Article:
In order to solve problems which require application of the area
(circumference) for circles, it is necessary to
A typical problem involving the area
of a circle
gives us the area, circumference
and/or lengths of the radius
or diameter. We may also be given a relationship between the area
of other figures inscribed in the circle. We need to calculate some of these quantities given information about the others. Two examples of this type of problem follow:
- Suppose the circumference of a circle is 5p. What are the radius and area of this circle?
is represented by the formula C = 2p
r and given as C = 5p
2pr = 5 p
r = 5/2
Knowing that r = 5/2, we can find area
A = pr2 = p(5/2)2 = 25p/4
We rely on the formulas for area
and circumference. Sometimes we don’t know the radius
when starting the problem. The radius
are the key measurements in any circle.
- Suppose a circle has a circumference of 28p. A right triangle with an altitude of 4x and a base of 7x is inscribed in this circle as shown in the diagram below. What are the diameter of this circle and the area of the shaded region?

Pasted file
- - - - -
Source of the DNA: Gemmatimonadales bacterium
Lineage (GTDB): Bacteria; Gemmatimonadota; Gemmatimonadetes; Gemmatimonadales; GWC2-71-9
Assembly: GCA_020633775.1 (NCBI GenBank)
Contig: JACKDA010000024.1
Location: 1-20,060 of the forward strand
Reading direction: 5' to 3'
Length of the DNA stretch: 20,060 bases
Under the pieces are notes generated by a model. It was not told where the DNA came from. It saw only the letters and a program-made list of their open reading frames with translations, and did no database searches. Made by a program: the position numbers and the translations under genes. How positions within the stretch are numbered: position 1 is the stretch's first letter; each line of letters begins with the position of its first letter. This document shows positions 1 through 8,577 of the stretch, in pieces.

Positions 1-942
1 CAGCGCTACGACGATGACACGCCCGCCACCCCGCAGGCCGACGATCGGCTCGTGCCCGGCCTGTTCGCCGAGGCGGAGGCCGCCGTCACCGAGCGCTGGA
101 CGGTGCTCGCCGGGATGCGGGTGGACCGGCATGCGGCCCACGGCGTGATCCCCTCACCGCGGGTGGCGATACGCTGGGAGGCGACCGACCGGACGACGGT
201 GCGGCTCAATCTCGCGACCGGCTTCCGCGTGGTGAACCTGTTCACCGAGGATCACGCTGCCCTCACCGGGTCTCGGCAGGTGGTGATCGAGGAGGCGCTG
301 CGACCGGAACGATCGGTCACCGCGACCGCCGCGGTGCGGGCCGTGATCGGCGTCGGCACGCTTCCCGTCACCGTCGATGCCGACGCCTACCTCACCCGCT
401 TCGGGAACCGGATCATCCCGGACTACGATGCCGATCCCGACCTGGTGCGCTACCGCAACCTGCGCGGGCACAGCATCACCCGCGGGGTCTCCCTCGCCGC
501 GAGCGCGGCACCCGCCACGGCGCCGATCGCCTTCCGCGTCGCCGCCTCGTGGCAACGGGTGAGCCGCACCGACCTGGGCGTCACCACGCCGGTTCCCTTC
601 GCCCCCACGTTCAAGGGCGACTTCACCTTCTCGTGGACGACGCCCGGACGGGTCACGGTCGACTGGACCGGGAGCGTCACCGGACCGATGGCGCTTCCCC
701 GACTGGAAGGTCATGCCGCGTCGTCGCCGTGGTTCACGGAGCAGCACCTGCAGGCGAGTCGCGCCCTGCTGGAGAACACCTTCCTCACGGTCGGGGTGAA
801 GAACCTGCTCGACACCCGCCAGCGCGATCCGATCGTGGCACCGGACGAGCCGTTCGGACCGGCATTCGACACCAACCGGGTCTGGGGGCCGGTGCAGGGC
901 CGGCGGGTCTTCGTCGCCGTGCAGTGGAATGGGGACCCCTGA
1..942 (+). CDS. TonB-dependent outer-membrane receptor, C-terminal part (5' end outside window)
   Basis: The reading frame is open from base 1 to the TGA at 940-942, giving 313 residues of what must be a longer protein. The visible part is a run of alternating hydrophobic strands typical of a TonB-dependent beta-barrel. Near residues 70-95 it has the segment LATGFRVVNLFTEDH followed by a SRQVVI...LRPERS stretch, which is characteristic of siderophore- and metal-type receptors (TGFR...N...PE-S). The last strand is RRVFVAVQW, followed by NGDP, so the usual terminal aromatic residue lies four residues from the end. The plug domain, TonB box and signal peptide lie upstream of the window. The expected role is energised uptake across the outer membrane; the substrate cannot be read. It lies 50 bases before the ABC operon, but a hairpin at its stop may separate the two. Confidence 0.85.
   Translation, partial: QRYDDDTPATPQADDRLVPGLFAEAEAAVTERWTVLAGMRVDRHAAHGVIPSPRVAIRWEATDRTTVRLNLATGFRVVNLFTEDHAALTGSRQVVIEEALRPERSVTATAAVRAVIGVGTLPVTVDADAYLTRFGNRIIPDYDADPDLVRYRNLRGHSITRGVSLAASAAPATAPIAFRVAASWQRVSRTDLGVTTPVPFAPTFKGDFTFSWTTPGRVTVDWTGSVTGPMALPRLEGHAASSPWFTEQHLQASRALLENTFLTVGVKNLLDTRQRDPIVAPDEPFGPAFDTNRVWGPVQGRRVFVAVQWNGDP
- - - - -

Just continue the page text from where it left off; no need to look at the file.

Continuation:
Always make sure that you have a diagram in situations like this where another figure is inscribed in a circle. In our diagram, observe that the base b
of the triangle
is also a diameter
of the circle. We will use the fact that the diameter
d = 7x to help solve the problem.
pd = 28 p
d = 28
Earlier we learned that the diameter
of this circle
could be represented as 7x since it is the hypotenuse
of an inscribed right triangle.
7x = 28
x = 4
= ½bh = ½(7x)(4x) = 14x2
Therefore the area
of the shaded region